Gordon is made of far sterner stuff than me. I would have thrown the thing in a hedge before reaching Dover and limped home, claiming alien abduction.
But Gordon’s persistence pays off. As the journey progresses so he comes to terms with the BSA’s capabilities and with its limitations, and his spannering skills improve immeasurably. The trip becomes less of an ordeal and more of a genuine adventure. After the initial miles of mechanical agony, the story settles down to a steady pace through interesting places – where inevitably the people are as fascinating as the historic monuments and artefacts from antiquity. Inevitably, when the situation seems impossible Gordon encounters the most helpful people on the planet. Often they have almost nothing, and always they are willing to share it. His guide in Libya sounds like a wonderful chap – and I especially liked the Syrian truckers who included him in their washing routine before settling down to break bread. That’s what grassroots travel is all about.
I was also intrigued by Gordon’s report of the social situations in the countries he visited. Bear in mind that he saw these places before the civil wars, before the conflicts, before the bombings and the purges and the establishment of new social orders. And his conclusions definitely warrant consideration.
Gordon’s writing style is involving and easy-going. The main chunk of the book is told in the first person and in the present tense – not my favourite format, but it didn’t get between me and the moment too often. Like many travel stories, ‘Overland to Egypt’ suffers somewhat in giving us too much detail here and there, and I could’ve lived without knowing the menu of every single meal or the blow by blow account of each and every coffee bar or ice cream stall visited. There’s also an occasional editing glitch in the text; nothing major – just enough to remind the reader that this isn’t a mass market publication from a giant conglomerate. It’s a rider’s tale, written from the heart.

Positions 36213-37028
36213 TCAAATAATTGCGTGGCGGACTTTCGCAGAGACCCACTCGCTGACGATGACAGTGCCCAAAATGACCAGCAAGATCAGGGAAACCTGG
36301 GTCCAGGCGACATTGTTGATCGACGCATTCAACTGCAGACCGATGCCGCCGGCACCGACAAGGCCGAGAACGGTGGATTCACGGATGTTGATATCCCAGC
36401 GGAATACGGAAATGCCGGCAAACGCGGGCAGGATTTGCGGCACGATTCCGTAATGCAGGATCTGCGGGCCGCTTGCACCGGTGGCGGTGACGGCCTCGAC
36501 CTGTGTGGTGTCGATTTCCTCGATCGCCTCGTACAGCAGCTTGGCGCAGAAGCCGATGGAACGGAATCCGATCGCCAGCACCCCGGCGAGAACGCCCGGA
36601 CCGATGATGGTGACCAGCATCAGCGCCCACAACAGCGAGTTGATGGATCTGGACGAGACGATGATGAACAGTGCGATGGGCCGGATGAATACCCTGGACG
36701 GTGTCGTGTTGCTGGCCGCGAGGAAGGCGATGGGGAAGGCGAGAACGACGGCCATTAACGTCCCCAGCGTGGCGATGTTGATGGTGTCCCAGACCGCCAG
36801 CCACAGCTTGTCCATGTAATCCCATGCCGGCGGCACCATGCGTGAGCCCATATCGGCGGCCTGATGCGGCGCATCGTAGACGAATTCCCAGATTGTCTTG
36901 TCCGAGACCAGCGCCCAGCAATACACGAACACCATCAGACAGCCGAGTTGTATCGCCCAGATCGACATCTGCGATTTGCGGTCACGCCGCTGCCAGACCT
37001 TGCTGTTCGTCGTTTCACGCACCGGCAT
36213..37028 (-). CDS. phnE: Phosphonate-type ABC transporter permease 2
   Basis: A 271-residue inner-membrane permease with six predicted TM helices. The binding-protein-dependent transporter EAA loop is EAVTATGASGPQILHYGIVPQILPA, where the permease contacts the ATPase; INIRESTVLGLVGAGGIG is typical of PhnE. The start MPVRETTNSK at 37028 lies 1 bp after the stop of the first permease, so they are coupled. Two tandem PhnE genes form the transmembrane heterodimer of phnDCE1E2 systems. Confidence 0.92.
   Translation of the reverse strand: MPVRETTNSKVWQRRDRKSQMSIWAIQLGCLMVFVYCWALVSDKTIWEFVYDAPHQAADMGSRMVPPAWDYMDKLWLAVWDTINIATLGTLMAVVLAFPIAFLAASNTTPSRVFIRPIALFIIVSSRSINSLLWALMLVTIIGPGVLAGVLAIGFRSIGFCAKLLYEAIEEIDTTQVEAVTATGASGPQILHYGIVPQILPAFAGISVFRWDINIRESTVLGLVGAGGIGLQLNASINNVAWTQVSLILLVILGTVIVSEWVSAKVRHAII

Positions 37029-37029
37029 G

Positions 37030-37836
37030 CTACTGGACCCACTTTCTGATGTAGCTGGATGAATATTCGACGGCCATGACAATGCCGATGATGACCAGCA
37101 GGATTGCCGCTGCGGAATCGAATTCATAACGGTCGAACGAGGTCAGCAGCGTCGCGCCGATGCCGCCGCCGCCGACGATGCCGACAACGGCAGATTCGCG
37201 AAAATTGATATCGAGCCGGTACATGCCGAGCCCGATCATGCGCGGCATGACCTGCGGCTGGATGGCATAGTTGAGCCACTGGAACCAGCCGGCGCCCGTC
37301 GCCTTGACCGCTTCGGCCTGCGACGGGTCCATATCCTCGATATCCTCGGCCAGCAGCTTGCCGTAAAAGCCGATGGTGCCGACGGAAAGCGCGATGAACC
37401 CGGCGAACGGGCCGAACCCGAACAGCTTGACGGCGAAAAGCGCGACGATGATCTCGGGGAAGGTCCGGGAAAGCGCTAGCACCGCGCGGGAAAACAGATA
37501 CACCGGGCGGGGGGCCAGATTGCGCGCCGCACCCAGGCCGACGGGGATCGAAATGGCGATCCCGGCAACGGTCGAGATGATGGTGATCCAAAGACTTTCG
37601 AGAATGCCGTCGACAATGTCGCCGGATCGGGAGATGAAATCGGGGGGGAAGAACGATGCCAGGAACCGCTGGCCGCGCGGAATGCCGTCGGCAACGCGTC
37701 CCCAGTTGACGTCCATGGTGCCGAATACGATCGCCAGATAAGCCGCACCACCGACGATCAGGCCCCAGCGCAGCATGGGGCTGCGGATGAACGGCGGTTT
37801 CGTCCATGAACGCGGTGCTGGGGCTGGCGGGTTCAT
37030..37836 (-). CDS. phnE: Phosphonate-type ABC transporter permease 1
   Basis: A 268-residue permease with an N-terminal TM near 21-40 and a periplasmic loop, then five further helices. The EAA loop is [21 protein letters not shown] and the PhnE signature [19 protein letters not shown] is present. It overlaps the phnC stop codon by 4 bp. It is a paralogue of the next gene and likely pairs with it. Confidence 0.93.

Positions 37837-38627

In setting out to ride a BSA Bantam to Egypt, Gordon aimed to emulate one of his idols, Peggy Iris Thomas whose exploits were recorded in ‘A Ride In The Sun’. Her journey was very different. 14,000 miles over a couple of years rather than months; no on-demand contact with home, old friends or family; the need to take casual work to pay her way – and no sat-nav, emails, online travel agencies or Skype, of course! By contrast, Gordon’s trip is an eminently modern journey, a short interlude of adventure shoe-horned into the demands of family and professional life. Yet he still encounters, experiences and recounts the same spirit which runs throughout Peggy Thomas’ original journey. Gordon’s willingness to test himself in unfamiliar circumstances, and to attempt what on the face of it appears to be a ludicrously optimistic proposition, stays true throughout to the example of his role model.
Now then. I’ve always wondered what it would be like to ride an old bike to Nord Kapp. How about it, Gordon? You do the riding: I’ll buy the book…
RC Reviewer: Rowena Hoseason
Overland to Egypt, by Gordon G May runs to 278 pages with an eight-page section of colour photos, and many mono photos and other illustrations throughout. It costs £9.95 in paperback or £13.95 in hardback from www.overlandtoegypt.co.uk/ overland_to_egypt_book.html